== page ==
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Tina, Attorney
Category: California Employment Law
Satisfied Customers: 33166
Experience:  JD, 17 years experience & recognized by ABA for excellence in employment law.
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If you wanted to file a sexual harassment lawsuit against the

Resolved Question:

If you wanted to file a sexual harassment lawsuit against the company you work for because they didn't terminate employment from someone you feel sexually harassed you, do you have a legitimate case for a hostile work environment if the person continues to work just 5 feet away from you? The sexual harassment in question is the coworker showed me a picture of a celebrity's penis.
Submitted: 4 years ago.
Category: California Employment Law
Expert:  Tina replied 4 years ago.
Hello and welcome,

What is the "culture" of sexual harassment you refer to?

The employee they did not terminate engaged in inappropriate conduct by showing you a picture of a celebrities penis, but no other incidents of sexual harassment toward you involved this individual?

Customer: replied 4 years ago.
No, this individual has never done anything else to me, but it's not uncommon for her to refer to deputies and defendants (we work for a non-profit at a courthouse) as "hunks" or talk about how attractive she finds some of them. By culture I'm referring to our previous supervisor sleeping with a subordinate and the agency turning a blind-eye to it. Aside from my supervisor right now, I'm the only male in the office and often times work luncheons and meeting are ripe with inappropriate comments. I was thinking of just reporting this incident to the California Labor board as mishandling it, or is it not uncommon to receive a "slap on the wrist" for incidents such as these?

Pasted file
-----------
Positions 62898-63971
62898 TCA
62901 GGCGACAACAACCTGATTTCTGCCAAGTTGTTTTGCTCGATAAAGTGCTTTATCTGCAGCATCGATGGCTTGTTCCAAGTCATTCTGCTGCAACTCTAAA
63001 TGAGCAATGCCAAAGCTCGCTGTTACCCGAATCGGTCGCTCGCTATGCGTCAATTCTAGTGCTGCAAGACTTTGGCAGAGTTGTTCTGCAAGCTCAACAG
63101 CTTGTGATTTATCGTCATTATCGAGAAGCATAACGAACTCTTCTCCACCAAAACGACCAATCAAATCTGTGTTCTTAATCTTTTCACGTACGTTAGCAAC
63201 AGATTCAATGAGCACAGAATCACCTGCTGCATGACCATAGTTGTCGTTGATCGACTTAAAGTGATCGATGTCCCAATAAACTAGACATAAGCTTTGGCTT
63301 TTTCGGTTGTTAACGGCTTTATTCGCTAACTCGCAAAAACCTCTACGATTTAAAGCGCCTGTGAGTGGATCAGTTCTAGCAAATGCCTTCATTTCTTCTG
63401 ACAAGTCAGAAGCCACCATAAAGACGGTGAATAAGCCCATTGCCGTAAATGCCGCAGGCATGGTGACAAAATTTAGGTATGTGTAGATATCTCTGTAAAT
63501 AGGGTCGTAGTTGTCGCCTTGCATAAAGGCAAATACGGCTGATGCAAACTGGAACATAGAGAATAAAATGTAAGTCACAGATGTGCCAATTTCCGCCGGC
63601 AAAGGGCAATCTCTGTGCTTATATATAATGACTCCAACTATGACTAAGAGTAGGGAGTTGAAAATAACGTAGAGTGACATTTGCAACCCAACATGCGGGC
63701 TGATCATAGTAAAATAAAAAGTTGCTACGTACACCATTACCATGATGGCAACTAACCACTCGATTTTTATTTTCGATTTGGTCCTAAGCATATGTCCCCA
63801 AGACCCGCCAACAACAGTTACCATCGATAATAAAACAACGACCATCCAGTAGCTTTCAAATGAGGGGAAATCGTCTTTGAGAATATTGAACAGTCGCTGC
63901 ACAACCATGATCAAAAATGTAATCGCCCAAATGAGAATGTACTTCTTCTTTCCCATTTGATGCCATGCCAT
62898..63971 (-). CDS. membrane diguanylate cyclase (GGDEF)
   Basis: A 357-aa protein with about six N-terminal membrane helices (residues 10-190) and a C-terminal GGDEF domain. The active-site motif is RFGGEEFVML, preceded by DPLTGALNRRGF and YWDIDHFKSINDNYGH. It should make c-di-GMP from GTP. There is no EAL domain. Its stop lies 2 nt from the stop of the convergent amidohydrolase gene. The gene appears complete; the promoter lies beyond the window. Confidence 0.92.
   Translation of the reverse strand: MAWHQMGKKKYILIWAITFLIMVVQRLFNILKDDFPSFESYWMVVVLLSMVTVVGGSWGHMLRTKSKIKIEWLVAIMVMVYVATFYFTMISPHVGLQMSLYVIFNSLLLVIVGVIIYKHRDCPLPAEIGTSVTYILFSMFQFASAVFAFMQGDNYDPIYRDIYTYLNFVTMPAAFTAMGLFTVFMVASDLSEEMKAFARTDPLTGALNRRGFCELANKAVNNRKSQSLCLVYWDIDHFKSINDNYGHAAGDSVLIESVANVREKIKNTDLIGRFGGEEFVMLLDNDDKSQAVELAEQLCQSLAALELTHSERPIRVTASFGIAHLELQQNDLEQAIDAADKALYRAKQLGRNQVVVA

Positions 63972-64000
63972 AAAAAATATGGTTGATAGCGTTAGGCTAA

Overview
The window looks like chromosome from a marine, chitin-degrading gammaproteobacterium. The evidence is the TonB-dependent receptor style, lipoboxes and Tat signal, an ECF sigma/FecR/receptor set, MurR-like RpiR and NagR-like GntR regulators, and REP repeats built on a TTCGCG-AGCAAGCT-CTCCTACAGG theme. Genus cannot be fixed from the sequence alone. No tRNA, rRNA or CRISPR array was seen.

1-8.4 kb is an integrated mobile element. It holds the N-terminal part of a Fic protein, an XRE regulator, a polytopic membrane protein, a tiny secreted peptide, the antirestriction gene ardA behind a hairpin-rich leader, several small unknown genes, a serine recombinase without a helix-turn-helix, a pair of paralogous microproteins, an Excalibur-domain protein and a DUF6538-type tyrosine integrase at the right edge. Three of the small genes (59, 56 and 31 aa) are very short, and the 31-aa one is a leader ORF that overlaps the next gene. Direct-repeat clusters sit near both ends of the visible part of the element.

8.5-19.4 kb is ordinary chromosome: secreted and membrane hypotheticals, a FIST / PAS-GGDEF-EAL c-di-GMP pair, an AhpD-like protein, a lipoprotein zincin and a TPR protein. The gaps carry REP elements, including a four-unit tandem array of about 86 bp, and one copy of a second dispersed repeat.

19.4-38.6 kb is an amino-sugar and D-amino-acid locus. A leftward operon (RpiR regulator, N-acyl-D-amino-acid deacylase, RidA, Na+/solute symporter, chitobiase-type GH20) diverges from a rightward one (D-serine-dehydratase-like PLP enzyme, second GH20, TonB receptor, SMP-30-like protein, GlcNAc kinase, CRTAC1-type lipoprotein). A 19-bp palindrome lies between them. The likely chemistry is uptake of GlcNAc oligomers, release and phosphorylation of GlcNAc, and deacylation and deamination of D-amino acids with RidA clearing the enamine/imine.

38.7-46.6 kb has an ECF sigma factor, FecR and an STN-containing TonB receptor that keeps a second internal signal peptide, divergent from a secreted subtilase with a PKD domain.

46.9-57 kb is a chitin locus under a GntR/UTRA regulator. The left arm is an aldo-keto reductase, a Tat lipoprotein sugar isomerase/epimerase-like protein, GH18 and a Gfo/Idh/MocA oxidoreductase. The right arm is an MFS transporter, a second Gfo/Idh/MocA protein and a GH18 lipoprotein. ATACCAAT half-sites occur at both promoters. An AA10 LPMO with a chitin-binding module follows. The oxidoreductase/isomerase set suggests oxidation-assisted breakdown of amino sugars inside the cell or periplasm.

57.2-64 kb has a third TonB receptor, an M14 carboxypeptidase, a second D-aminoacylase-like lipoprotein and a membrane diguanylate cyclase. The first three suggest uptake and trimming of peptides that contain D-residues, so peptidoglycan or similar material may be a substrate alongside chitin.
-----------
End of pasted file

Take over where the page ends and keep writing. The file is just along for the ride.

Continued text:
Expert:  Tina replied 4 years ago.
I see.

Since the incidents are unwelcome and appear to be continuing, this would be a matter for which you would typically file a complaint with the state fair employment and housing commission, not the labor board.

You are protected by law from retaliation by the employer for filing the complaint, and if the employer retaliated, that would typically constitute a basis for a new complaint.

It is best to consult further with a local employment law attorney to review the complaint and best protect your rights.

One incident is not typically enough to constitute a viable claim for sexual harassment unless it is very egregious. However, where the incidents are continuing and create a hostile work environment, that is normally enough to warrant filing a complaint.

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